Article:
Have you ever lost anyone who was special to you?
How did you feel?
How did you express your grief?
- Have you ever felt, as Dan and Amy did, that other people have a stronger support system than you?
Did it seem like they had a bigger or closer family, or more friends than you?
Whose family are you always a part of, even when you feel alone?
- Why do you think Nellie has so many tattoos and piercings?
Why does Natalie think Nellie will regret them once she gets older and gets a job?
How do people today react when they see someone with a lot of tattoos and piercings?
- How does Irina Spasky feel about teamwork?
What does she believe will tear apart any teams that do form?
Have you ever been part of a team or group where jealousy, greed or betrayal drove a wedge between the members? What happened?
What are some of the benefits of teamwork?
- What did you learn about Japanese history or culture from this story?
- What does Alistair mean when he tells Dan and Amy that trust is difficult to build but easy to break?
What does he say will break the chain of mistrust between two people?
Who do you have difficulty trusting?
How can you know whom to trust?
What does the Bible say about God's trustworthiness?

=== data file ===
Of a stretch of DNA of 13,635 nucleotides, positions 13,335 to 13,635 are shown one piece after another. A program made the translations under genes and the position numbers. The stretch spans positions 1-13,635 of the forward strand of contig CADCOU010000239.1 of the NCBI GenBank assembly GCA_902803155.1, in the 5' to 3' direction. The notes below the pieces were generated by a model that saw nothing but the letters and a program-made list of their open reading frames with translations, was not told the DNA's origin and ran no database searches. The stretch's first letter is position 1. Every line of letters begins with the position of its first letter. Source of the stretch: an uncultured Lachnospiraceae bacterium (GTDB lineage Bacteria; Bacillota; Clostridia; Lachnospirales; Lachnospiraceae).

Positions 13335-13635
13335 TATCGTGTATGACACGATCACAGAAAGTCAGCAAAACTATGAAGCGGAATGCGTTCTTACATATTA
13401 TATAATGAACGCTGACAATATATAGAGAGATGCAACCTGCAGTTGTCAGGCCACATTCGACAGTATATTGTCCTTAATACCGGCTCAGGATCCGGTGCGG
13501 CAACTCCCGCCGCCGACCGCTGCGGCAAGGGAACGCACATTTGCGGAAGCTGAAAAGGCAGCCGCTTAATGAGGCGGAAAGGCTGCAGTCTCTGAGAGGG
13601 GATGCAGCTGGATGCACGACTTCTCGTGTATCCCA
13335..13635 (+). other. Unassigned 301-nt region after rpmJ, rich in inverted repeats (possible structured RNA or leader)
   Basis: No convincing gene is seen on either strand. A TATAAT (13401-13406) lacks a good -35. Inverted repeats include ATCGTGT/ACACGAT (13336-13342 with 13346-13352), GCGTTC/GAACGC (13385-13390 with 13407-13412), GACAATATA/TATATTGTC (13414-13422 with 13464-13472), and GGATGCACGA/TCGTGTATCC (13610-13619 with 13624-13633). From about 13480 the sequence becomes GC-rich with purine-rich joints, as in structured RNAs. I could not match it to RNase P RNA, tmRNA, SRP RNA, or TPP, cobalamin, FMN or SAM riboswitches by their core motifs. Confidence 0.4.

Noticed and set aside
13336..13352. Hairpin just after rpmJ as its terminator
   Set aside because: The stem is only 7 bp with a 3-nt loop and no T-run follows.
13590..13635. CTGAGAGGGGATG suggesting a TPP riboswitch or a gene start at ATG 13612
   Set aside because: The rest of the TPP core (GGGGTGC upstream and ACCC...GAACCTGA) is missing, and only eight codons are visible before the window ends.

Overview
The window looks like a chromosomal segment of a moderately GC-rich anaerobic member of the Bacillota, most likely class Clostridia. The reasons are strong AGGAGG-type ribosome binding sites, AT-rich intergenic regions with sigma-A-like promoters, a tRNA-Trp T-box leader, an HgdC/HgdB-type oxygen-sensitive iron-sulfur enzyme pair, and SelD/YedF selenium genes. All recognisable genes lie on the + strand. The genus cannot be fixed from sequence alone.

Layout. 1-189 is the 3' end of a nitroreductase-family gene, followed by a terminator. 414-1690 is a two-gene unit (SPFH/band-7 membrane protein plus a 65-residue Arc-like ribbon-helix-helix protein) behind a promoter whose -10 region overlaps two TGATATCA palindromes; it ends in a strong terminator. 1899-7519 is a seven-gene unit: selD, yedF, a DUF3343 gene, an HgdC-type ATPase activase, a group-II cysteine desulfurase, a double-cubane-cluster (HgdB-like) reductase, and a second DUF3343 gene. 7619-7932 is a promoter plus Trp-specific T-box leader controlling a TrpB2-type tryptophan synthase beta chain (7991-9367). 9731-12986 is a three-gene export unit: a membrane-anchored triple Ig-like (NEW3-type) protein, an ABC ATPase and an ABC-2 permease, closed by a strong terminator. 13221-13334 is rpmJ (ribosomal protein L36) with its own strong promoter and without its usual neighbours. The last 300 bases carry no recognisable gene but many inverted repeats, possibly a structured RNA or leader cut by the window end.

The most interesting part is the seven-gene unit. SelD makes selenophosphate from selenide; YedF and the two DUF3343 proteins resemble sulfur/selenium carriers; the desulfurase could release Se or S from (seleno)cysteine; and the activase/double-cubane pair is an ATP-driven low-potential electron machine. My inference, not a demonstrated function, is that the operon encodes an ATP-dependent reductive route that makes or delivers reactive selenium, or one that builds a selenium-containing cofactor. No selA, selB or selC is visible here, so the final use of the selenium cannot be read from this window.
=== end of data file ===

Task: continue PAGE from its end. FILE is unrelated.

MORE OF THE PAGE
- Why is winning the contest so important to Eisenhower Holt?
How does he feel his family is viewed now?
Have you ever felt like you had something to prove or accomplish?
- How does Ian mistreat Amy?
Have you ever liked someone who ended up being mean to you?
How did it feel?
How does Amy feel?
- What does Ian steal from his parents, and how does he justify the theft?
What does Dan steal from the hotel, and why does he think he needs it?
What does the Bible say about stealing?
Is it ever OK to steal? Explain your answer.
- What are some things Dan and Amy lie about in their search for the 39 clues?
Are their lies justified? Explain your answer.
What does the Bible say about lying?
- Are you familiar with the video games Dan likes to play?
What do you know about them?
Are they violent?
Do you think violent video games, movies and TV shows are dangerous? Why or why not?
On what sort of things does God want us to focus our thoughts?
Go to PluggedIn for reviews of the online games and video games that kids in this book played: World of Warcraft and Ninja Gaiden II
Book reviews cover the content, themes and worldviews of fiction books, not their literary merit, and equip parents to decide whether a book is appropriate for their children. A book's inclusion does not constitute an endorsement by Focus on the Family.